The Inland Sea is perhaps my favourite book about Japan. Donald Richie’s journey might well be around Japan’s Mediterranean — does it still merit the name? — but I find some of his observations strike me regardless of geography. In one transcendent episode he stumbles upon a group of lepers, as we would have called victims in the days before political correctness gave us “Hansen’s disease”. These much-maligned people have suffered ostracism the world over but official segregation continued until relatively recently in Japan. Richie happens to find himself near a compulsory sanitarium and it leads him to reflect on the contrast of ugliness and beauty, how we are drawn to a natural landscape as a way to heal an absence.
Lepers are often sent to beautiful places, as if in compensation for the ugliness of their disease. Or, perhaps, it is just that, being sent to places far away, they naturally live where the hand of man has not as yet completely destroyed natural beauty.
Richie may be off here in terms of historical accuracy but his sentiments are not.
On a recent trip to Okinawa I had thoughts similar to Richie’s, though not as eloquent. The beauty of the place is hard to reconcile with its past. The 200,000 deaths in 1945. The continued bondage of the U.S. bases. The suppression and assimilation of Ryūkyū culture and language to Yamato (as an Englishman, I cannot but recall what “my” people did for centuries to their Celtic neighbours, to say nothing of the cultures and peoples in the far-flung corners of the world that arbitrarily became parts of the grand British Empire).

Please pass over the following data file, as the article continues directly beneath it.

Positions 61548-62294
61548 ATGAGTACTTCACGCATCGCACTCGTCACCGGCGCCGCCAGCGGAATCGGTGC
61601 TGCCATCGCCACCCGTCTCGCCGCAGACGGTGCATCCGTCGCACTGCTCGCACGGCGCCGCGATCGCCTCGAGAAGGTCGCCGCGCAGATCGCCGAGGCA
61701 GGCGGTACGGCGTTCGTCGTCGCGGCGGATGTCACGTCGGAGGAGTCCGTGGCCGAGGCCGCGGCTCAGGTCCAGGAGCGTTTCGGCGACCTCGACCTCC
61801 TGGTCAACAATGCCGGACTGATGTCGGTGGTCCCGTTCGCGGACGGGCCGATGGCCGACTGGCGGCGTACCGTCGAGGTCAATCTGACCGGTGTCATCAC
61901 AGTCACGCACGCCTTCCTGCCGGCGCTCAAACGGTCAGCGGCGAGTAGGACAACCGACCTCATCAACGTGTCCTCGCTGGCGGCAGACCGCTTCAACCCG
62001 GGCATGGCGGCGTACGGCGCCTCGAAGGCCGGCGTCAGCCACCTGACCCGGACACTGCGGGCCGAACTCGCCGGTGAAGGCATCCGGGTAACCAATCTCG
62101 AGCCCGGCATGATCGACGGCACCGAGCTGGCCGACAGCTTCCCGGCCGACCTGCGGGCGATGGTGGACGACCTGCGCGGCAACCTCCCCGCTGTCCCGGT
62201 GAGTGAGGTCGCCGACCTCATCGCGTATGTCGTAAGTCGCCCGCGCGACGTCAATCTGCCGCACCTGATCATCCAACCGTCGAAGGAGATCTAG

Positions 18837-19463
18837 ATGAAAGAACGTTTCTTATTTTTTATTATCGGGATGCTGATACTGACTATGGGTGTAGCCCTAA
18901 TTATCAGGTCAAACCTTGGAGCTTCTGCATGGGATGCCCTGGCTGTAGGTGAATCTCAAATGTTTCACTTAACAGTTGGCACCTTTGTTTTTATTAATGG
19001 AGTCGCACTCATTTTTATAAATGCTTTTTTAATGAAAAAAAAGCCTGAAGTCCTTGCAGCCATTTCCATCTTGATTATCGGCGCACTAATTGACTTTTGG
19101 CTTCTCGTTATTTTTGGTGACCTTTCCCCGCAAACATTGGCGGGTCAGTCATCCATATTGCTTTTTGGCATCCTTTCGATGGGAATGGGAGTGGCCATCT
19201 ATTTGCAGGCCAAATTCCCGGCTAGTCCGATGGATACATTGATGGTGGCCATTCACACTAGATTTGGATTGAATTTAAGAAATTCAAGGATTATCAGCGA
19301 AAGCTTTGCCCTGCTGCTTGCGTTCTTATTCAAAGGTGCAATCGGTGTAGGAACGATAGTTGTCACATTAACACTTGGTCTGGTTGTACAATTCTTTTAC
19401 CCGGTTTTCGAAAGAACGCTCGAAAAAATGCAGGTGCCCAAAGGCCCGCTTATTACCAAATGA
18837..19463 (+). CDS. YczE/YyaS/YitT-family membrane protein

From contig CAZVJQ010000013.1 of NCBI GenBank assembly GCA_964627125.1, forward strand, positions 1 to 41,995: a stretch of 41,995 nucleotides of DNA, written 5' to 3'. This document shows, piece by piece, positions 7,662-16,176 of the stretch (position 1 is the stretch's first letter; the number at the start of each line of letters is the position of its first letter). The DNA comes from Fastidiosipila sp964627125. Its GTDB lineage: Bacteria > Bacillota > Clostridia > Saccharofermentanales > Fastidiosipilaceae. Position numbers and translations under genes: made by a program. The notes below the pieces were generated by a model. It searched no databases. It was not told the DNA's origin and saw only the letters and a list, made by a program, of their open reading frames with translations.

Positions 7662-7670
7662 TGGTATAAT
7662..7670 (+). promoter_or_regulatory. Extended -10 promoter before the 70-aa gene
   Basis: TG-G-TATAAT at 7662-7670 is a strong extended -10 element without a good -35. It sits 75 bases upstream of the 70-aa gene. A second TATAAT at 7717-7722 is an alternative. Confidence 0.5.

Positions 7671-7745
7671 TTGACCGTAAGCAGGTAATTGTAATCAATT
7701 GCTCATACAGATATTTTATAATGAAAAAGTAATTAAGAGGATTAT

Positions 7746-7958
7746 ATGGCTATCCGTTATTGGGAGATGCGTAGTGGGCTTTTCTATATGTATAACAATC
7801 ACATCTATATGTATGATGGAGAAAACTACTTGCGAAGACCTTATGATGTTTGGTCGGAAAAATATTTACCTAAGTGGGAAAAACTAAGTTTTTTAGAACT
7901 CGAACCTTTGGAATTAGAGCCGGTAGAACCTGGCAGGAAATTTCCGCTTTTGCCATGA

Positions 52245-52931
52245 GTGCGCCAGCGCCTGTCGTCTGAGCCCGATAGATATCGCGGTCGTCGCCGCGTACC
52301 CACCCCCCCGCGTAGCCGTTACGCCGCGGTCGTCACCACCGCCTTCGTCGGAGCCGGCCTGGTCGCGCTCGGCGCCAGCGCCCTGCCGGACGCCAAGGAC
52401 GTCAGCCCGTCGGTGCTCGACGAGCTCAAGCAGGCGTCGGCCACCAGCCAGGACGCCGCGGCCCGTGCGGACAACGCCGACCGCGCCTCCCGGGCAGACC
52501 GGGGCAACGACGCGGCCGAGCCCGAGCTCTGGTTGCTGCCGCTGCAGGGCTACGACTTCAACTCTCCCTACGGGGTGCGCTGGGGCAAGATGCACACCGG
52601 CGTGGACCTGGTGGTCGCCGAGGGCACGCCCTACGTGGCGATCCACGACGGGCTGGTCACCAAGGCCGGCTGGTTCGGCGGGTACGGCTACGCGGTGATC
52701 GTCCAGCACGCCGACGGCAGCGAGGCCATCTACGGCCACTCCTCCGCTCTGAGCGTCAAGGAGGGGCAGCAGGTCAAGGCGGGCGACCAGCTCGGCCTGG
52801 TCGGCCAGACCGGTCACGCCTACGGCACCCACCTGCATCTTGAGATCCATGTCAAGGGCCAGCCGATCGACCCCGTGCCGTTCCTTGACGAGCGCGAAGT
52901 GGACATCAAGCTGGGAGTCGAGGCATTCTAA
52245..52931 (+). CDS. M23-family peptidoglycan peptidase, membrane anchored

A trip to Shuri Castle seems pleasant until you realise that the entire palace is a reconstruction, built on the ashes of the original razed during the Battle of Okinawa. (And the said realisation also brings consternation: is ¥820 per person not a little steep for a simulated experience of history?) Likewise, those chips in the walls at the Former Japanese Navy Underground Headquarters are not mere wear and tear; they were caused by the hand grenades crudely employed by soldiers to blow apart their flesh and blood as the finale to a mad ritual of mass suicide. Their “honour”, as they so zealously believed (or were compelled to believe), is now written on the walls, albeit cleaned up so the callow visitor does not see actual blood.